The three major problems growing Mango trees here is the cold weather, diseases and high pH soils. For areas where Mango can grow unprotected outdoors, we have the issue of continual flowering caused by the cold weather. A new Mango grower is often attracted to the beautiful small potted mango trees in full bloom often holding some small fruit. What typically happens is the happy customer purchases this tree and tries to allow the small tree to mature the fruit. If the tree is large enough, the grower may actually be able to harvest a few fruit. The fruit quality is often mediocre at best and the tree becomes stunted from the efforts. The following year, the tree often grows very little and will often try to bloom again as cold weather approaches.
Because the tree was stressed holding fruit the first year, there is very little root and shoot growth the following year and the grower may actually experience what I like to call the "Magical Shrinking Tree" where instead of growing, the tree actually recedes with each passing year. In Warmer climates, a tree may simply veg out the following year in order to recover but in marginal climates, the cold weather is too strong a stimulus and the tree will flower again in the second, third, and following years. Flowering here in SoCal can take up to half a year or more.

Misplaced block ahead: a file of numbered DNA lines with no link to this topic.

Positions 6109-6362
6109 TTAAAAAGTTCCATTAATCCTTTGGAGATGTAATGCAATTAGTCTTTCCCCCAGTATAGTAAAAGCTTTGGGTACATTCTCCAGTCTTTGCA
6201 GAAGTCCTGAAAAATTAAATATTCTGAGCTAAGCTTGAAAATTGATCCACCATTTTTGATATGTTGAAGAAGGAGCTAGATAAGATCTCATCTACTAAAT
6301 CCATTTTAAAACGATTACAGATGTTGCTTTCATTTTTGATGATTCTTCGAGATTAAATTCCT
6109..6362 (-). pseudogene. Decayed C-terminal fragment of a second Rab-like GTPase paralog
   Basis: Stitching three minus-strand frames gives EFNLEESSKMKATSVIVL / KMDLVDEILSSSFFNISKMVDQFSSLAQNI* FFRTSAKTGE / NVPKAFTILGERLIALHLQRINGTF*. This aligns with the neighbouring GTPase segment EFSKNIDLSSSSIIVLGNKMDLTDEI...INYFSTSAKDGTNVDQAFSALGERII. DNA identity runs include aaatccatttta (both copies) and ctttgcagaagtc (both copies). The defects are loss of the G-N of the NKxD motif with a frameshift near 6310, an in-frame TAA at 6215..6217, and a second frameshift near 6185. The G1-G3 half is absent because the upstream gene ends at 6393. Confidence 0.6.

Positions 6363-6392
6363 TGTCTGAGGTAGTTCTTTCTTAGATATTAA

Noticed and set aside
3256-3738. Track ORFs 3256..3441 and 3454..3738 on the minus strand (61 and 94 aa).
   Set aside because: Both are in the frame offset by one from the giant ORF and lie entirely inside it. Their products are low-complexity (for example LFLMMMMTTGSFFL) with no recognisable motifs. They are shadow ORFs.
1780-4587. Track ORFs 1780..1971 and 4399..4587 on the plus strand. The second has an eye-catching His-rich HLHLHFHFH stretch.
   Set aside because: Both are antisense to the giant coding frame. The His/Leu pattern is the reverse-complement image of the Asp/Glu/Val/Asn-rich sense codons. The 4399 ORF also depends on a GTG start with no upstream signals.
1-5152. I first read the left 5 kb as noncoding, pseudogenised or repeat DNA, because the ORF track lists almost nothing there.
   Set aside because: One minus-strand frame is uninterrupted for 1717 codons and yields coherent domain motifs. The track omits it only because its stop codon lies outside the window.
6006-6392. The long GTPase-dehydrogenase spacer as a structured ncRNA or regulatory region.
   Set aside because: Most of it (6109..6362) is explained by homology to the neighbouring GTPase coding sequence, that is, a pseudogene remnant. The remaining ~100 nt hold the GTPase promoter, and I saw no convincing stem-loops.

Flowering can begin as early as October(sometimes earlier) and nightly low temperatures can still induce blooms as late as June and July as it did with some of my trees last year. I posted pictures somewhere but I forgot which thread. Foryounger trees, this often means we only get one long flowering cycle and only one vegetative flush, Ive experienced 0 growth flushes in a year for several trees, instead, it flowered again after a rest period.